Number two, I want you to who is in your inner circle. You are being influenced, whether you realize it or not, every day, both positively and negatively. I want you to think about your inner circle. Who is in your inner circle? Who is influencing you? Are they edifying? Are they uplifting? Are they encouraging? Because if they are, that equals less stress.
Or are they negative? Are they like Eeyore from Winnie the Pooh? Are they downers Debbie Downers? Negative Nellies? I want you to consider seriously consider getting rid of people from your inner circle. Disconnect from the people who are not good influences on you. Think about who's in your inner circle, and just ask yourself, "are they pushing you towards your goals or pulling you away from your goals?"
Number three: who are you following on social media? There are so many people you can follow on Facebook and Instagram and TikTok and LinkedIn and YouTube and Twitter. Again, it goes back to what I just talked to you about your inner circle. Are the people you're following on social media encouraging and edifying you? Or are they constantly complaining and ridiculing people? I want you to give serious consideration to cease following people who don't make you feel good. Just ask yourself, "when I see this person talk about anything, how does it make me feel?" Do you feel, "oh my gosh, I have body aches, I get stressed, I get a headache?" Or do they encourage you. If they're not encouraging you believe just unfollow them.
Idea number four, I want you to pay particular attention to what you watch and read. This is a separate thing from the news. I want you to consider what you are you watching. And what are you reading? Are you watching stuff that's a lot of gore, a lot of violence, a lot of anger, a lot of hatred? Because if you are, and same with reading, that goes in your subconscious mind. This adds stress to the body.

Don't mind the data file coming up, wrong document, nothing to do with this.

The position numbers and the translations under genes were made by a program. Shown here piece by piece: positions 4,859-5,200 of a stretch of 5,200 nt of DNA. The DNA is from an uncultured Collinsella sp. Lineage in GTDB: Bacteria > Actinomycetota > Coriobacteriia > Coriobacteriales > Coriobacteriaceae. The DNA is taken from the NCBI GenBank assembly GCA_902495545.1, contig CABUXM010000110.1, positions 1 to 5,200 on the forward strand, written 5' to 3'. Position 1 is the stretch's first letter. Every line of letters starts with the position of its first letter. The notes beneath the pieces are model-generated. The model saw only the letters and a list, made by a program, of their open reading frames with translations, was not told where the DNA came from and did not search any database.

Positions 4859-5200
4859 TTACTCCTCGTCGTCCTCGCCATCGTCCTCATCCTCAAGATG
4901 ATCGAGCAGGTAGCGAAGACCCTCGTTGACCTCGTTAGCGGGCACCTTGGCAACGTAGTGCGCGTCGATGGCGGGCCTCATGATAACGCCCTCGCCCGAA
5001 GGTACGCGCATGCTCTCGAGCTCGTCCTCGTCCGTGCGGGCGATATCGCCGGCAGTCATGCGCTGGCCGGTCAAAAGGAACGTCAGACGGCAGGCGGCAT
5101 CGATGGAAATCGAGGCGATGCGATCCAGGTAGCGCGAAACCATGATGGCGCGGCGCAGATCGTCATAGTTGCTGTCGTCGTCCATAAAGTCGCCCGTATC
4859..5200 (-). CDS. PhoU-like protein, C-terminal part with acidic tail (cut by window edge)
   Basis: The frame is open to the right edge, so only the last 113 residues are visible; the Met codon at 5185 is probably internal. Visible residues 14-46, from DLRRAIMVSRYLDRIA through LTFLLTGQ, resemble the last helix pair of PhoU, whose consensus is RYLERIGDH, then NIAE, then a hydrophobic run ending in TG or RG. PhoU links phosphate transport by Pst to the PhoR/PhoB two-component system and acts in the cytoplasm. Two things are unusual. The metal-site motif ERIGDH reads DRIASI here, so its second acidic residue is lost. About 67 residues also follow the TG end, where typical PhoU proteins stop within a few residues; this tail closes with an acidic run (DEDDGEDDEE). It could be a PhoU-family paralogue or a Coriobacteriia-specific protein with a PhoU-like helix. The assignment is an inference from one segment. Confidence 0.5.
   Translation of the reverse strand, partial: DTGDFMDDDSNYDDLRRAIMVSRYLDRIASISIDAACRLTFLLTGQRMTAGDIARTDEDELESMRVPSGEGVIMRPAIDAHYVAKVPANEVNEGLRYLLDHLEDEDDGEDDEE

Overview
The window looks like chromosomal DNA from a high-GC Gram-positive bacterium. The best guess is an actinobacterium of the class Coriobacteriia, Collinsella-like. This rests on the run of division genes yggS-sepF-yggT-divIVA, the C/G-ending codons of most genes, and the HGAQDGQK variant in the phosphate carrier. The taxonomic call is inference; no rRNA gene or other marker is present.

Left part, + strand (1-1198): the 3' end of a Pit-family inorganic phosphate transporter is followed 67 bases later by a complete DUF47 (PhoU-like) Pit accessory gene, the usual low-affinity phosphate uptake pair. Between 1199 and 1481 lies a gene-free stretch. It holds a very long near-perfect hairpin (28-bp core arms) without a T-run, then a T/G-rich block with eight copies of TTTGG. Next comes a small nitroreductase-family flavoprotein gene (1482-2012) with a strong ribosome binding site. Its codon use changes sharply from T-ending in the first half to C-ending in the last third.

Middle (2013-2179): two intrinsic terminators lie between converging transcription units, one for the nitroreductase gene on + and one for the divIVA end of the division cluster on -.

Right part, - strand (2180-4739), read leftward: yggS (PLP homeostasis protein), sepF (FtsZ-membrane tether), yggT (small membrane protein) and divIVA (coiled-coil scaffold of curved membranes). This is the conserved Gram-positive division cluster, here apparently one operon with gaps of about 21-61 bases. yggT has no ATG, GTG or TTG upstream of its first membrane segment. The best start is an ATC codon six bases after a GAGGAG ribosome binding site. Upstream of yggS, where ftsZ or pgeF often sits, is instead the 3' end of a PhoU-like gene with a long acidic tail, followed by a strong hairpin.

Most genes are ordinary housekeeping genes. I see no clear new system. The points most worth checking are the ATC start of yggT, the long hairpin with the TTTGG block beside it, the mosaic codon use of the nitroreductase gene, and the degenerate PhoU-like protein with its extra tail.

Or are you watching things that make you feel good? If you're watching stuff that's all about tearing people down, that's all about making fun of people, or different races or nationalities. That's not good.
So whatever you're reading blogs, books, whatever, or whatever you're watching, how does it make you feel?
My fifth idea to reduce your stress is to take micro-breaks whenever you need to.
Here's what a micro break is. When you're frustrated, when you're overwhelmed, when you start feeling like things aren't right, what I want you to do is get up from wherever you are, and physically walk someplace quiet. If you're inside, go outside. If it's raining go someplace where it's sheltered.
I don't want to be on your phone, talking to anybody, thinking about what you're working on, what you are working on, the office gossip, the meeting coming up next, etc. I just want you to be quiet. Just be present. Just be quiet. Take as many these as you need, and I promise you, it'll make you feel wonderful, absolutely wonderful.
Nico-breaks don't have to take you more than four or five minutes. But it will do you a world of good.
Transcribed by https://otter.ai